Hui v. Castaneda,
Annotate this Case
559 U.S. 799 (2010)
- Syllabus |
- Opinion (Sonia Sotomayor)
OCTOBER TERM, 2009
HUI V. CASTANEDA
SUPREME COURT OF THE UNITED STATES
HUI et al. v. CASTANEDA, as personal representative of the ESTATE OF CASTANEDA, et al.
certiorari to the united states court of appeals for the ninth circuit
No. 08–1529. Argued March 2, 2010—Decided May 3, 2010
While detained by immigration authorities, Francisco Castenada persistently sought treatment for a bleeding, suppurating lesion. Although a U. S. Public Health Service (PHS) physician’s assistant and three outside specialists repeatedly advised that Castaneda urgently needed a biopsy, petitioners—a PHS physician and a commissioned PHS officer—denied the request. After Castaneda was released from custody, tests confirmed that he had metastatic cancer. He then filed this suit, raising medical negligence claims against the United States under the Federal Tort Claims Act (FTCA), 28 U. S. C. §§1346, 2671–2680, and constitutional claims against petitioners under Bivens v. Six Unknown Fed. Narcotics Agents, 403 U. S. 388, 397. When Castaneda died, respondents, his representative and heir, were substituted as plaintiffs. The District Court denied petitioners’ motion to dismiss the Bivens action, rejecting their claim of absolute immunity under 42 U. S. C. §233(a), which provides: “The [FTCA] remedy against the United States provided by [28 U. S. C. §§1346(b) and 2672] for damage for personal injury, including death, resulting from the performance of medical … or related functions … by any [PHS] commissioned officer or employee … while acting within the scope of his office or employment, shall be exclusive of any other civil action or proceeding by reason of the same subject-matter against the officer or employee.” (Emphasis added.) The Ninth Circuit affirmed.
Held: The immunity provided by §233(a) precludes Bivens actions against individual PHS officers or employees for harms arising out of constitutional violations committed while acting within the scope of their office or employment. Pp. 5–13.
(a) The Court’s inquiry begins and ends with §233(a)’s text, which plainly precludes a Bivens action against petitioners by limiting recovery for harms arising from the conduct at issue to an FTCA action against the United States. The breadth of §233(a)’s words “exclusive” and “any” supports this reading, as does the provision’s inclusive reference to all civil proceedings arising out of “the same subject-matter.” Because the phrase “exclusive of any other civil action” is easily broad enough to accommodate both known and unknown causes of action, the Court’s reading is not undermined by the fact that §233(a) preceded Bivens. The later enacted Westfall Act further supports this understanding of §233(a). In amending the FTCA to make its remedy against the United States exclusive for most claims against Government employees for their official conduct, the Westfall Act essentially duplicated §233(a)’s exclusivity language, 28 U. S. C. § 2679(b)(1), but provided an explicit exception for constitutional violations, §2679(b)(2). This shows that Congress did not understand the exclusivity provided by §2679(b)(1)—or the substantially similar §233(a)—to imply such an exception. Pp. 5–7.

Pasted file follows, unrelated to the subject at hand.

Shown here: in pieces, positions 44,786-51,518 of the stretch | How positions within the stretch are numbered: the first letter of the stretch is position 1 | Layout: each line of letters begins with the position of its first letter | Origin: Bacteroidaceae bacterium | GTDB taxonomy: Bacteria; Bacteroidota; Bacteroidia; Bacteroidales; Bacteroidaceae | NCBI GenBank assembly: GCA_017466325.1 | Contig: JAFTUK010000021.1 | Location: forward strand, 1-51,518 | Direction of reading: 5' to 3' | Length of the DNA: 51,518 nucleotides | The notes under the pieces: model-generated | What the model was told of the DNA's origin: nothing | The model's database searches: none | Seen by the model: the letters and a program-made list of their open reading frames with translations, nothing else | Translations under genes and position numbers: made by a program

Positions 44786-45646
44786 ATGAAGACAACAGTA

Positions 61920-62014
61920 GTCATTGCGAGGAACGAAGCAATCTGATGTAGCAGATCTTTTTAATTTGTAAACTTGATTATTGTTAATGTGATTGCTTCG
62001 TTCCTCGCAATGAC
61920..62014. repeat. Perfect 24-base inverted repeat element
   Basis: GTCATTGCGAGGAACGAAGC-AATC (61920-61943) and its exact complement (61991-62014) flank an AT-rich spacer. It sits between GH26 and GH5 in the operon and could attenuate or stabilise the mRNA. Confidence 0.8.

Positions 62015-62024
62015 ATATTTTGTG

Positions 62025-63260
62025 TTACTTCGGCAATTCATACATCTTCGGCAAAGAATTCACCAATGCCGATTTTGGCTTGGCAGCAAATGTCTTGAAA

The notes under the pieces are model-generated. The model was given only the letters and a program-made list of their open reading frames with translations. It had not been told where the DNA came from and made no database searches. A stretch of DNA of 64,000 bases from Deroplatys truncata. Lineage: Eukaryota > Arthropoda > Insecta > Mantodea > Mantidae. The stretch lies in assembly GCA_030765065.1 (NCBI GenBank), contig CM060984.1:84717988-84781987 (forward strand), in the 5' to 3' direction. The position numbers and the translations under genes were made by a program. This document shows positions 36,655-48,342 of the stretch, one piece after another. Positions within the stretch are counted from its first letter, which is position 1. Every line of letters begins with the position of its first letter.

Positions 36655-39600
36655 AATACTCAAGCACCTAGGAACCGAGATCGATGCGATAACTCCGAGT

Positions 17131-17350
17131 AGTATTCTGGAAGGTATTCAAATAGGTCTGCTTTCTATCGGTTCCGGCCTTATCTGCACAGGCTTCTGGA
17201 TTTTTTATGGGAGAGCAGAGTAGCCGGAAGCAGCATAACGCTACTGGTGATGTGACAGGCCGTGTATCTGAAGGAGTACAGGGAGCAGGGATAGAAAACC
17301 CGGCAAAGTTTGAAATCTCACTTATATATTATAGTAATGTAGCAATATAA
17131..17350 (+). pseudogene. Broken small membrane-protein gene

(b) Respondents’ arguments to the contrary do not undermine the Court’s conclusion. Pp. 7–12.
(1) Respondents’ heavy reliance on Carlson v. Green, 446 U. S. 14, is misplaced. Carlson is inapposite to the issue in this case—whether petitioners are immune from suit for the alleged violations—because the Carlson petitioners invoked no official immunity. Instead, the case considered the separate question whether a remedy was available under the Eighth Amendment for alleged violations of the Cruel and Unusual Punishments Clause notwithstanding that a federal remedy was also available under the FTCA. Pp. 7–8.
(2) Contrary to respondents’ contention, §233(a) does not incorporate a Bivens exception through its cross-reference to §1346(b) and that section’s cross-reference to the FTCA, which includes the Westfall Act exception for constitutional claims, §2679(b)(2)(A). Because §233(a) refers only to “[t]he remedy … provided by sections 1346(b) and 2672” (emphasis added), only those portions of the FTCA that establish its remedy are incorporated by §233(a)’s reference to §1346. Section 2679(b) is not such a provision. Pp. 8–10.
(3) Respondents’ claim that the Westfall Act’s Bivens exception, §2679(b)(2)(A), directly preserves a Bivens action against PHS officers and employees is belied by the fact that the provision by its terms applies only to the specific immunity set forth in “[p]aragraph (1).” Moreover, if §233(a) forecloses a Bivens action against PHS personnel, respondents’ reading of §2679(b)(2)(A) would effect an implied repeal of the more specific §233(a). Repeals by implication are not favored and will not be presumed absent a clear and manifest legislative intent to repeal. Hawaii v. Office of Hawaiian Affairs, 556 U. S. ___, ___. Nothing suggests that Congress intended §2679(b) to repeal §233(a)’s more comprehensive immunity. P. 10.
(4) Respondents’ contention that other features of §233 show that §233(a) does not make the FTCA remedy exclusive of all other actions against PHS personnel is rejected. Neither §233(c) nor §233(f) indicates that an injured party may maintain a Bivens action against an individual PHS officer or employee in these circumstances. Pp. 10–12.
546 F. 3d 682, reversed and remanded.
Sotomayor, J., delivered the opinion for a unanimous Court.